Monday Feb 24, 2014

LDom Direct-IO gives fast and virtualized IO to ECI Telecom

ECI Telecom is a leading telecom networking infrastructure vendor and a long-time Oracle partner. ECI provides innovative communications platforms and solutions to carriers and service providers worldwide, that enable customers to rapidly deploy cost-effective, revenue-generating services. ECI Telecom's Network Management solutions are built on the Oracle 11gR2 Database and Solaris Operating System.

"As one of the leading suppliers in the telecom networking infrastructure, ECI has a long term relationship with Oracle. Our main Network Management products are based on Oracle Database, Oracle Solaris and Oracle's Sun servers. Oracle Solaris is proven to be a mission critical OS for its high performance, extreme stability and binary compatibility guarantee."

Mark Markman, R&D Infrastructure Manager, ECI Telecom

Not long ago, ECI was asked by a customer to provide a scalable solution with a smaller footprint, with a preference for a VM-like environment that can (...)

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Monday Jan 09, 2012

Infovista VistaInsight for Networks shows 3.7x performance on Oracle

System management vendor InfoVista markets the VistaInsight for Networks® application to enable telco operators, service providers and large enterprises effectively meet performance and service level agreements of converged and next-generation communication networks. As part of our on-going technology partnership, InfoVista and Oracle ISV Engineering together ran a performance test campaign of VistaInsight for Networks® over Oracle Solaris and Sun CMT hardware. The two companies shared many common objectives when starting this project.

The most obvious was to improve the scalability and performance of VistaInsight for Networks® over Oracle's SPARC T-Series systems and thereby provide customers with a better price/performance ratio and a better ROI. From the onset, virtualization was considered a promising technology to improve scalability, thus testing VistaInsight for Networks® in the context of Oracle Solaris Zones was also a major milestone.

Second, InfoVista was interested in setting new limits in terms of the workload that its application can sustain, in response to the evolving needs of its customers.

Lastly, as the first improvements on computing scalability were delivered, it became obvious that the storage was the next critical component for the performance of the entire solution. A decision was then made to test the Oracle Solaris ZFS file system, the Sun ZFS Storage Appliance, and the SSD technology from Oracle to move to the next level of performance.

The result of this performance test campaign is a new Reference Architecture whitepaper that provides detailed information about the configuration tested, the tests executed and the results obtained. It clearly shows that VistaInsight for Networks® takes full advantage of the server, storage and virtualization technology provided by Oracle. By leveraging the Oracle Solaris Zones, Oracle Solaris ZFS, SSD and Sun ZFS Appliance storage, Infovista increased the throughput performance by more than 370%, meeting the highest expectations in terms of workload and performance while maintaining the cost in a very attractive range.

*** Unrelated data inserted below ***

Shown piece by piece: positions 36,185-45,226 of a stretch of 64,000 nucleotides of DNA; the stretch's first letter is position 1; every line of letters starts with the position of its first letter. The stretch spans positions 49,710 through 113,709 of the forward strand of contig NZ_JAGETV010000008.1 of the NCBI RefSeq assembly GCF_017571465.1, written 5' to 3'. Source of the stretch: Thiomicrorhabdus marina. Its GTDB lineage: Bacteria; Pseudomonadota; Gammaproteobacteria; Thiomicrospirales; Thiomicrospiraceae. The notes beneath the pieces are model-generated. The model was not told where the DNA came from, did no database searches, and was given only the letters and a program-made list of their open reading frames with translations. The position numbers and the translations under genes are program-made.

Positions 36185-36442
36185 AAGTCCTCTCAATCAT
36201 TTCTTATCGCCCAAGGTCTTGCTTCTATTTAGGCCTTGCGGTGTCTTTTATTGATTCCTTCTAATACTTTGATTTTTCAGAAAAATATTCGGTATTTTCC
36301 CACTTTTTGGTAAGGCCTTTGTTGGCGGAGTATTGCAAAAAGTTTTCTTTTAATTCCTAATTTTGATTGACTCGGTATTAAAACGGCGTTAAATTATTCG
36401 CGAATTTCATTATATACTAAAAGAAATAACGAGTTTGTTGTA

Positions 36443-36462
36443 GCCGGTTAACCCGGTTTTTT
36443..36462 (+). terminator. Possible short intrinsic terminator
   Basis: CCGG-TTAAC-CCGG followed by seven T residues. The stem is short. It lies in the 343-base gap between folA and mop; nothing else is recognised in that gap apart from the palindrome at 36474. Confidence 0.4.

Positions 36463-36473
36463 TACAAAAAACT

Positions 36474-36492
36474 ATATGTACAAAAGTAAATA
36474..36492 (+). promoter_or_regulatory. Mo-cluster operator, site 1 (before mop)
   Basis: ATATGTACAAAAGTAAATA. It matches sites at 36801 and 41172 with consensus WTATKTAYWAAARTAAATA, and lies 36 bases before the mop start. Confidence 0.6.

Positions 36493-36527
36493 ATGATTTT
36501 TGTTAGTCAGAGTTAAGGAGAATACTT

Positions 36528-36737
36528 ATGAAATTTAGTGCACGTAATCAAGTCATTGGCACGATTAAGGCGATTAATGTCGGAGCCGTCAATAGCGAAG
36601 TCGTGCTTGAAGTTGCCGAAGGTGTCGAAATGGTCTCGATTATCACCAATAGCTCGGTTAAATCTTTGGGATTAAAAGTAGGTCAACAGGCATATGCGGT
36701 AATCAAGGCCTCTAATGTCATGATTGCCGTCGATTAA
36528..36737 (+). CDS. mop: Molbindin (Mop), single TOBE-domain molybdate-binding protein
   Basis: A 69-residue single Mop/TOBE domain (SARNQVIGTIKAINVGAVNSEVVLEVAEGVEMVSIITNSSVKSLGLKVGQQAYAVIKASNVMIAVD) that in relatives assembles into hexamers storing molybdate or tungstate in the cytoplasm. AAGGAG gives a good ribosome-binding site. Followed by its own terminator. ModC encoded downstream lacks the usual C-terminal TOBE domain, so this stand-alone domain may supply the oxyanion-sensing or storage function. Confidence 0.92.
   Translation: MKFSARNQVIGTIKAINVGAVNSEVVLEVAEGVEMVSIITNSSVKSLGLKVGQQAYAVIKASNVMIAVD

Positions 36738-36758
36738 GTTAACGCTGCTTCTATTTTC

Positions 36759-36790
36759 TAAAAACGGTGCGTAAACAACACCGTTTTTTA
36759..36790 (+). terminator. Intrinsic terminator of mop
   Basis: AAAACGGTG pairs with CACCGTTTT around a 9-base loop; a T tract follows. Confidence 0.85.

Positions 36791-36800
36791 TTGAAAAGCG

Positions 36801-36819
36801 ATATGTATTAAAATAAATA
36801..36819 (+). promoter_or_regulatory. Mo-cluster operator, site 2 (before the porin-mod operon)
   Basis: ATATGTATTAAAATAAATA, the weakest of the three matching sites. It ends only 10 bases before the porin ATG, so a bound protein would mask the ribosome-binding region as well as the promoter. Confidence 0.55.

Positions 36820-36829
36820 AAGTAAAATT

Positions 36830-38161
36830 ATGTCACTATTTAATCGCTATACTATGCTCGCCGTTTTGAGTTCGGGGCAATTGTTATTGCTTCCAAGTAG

Learn all the details about this new Reference Architecture published on OTN.

Wednesday Jan 14, 2009

Perforce runs best on ZFS

Perforce is a commercial source code management software available on many platforms including Solaris Sparc and Solaris x86. As one of our ISV partner experienced last year, the storage subsystem is likely the performance bottleneck of a Perforce Server installation. With entry-level systems featuring a minimum of 4 CPU cores, 4GB memory and dual GigE network nowadays --I am looking e.g. at the base configuration of the Sun Fire X2250 server--, CPU, memory and network are no longer bottlenecks. Unless you run Windows and are subject to the 2GB limit of addressable memory in Windows --Solaris will, by the way, happily let 32-bit applications allocate most of the theoretical 4GB of addressable memory, and you can go beyond that with the 64-bit Perforce Solaris binaries.

So our partner was experiencing poor performance and blocking situations under high load (280 users, 16M files, 15 server instances) with Perforce Server 2006.2 when running off a Sparc V440 server, Solaris 10 and UFS filesystem --with logging enabled. Benchmark results at the 2003 Perforce User Conference had already pointed out the low performance of UFS with Perforce, where synchronous directory updates are a key factor of performance. Linux performs better because it executes directory updates asynchronously --at the risk of data loss, of course. Our partner rather wanted to run off a more reliable Solaris Sparc server --the source code repository and management system is the number one mission-critical application in a software house--, tuned the kernel parameter segmap_percent to 80 but that yields very limited gains in Solaris 10. At that point, we offered to test ZFS, the novel filesystem introduced in Solaris 10.

We benchmarked Perforce Server (P4D) 2007.2 on a Sun Fire X4200 server and …

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How open innovation and technology adoption translates to business value, with stories from our developer support work at Oracle's ISV Engineering.



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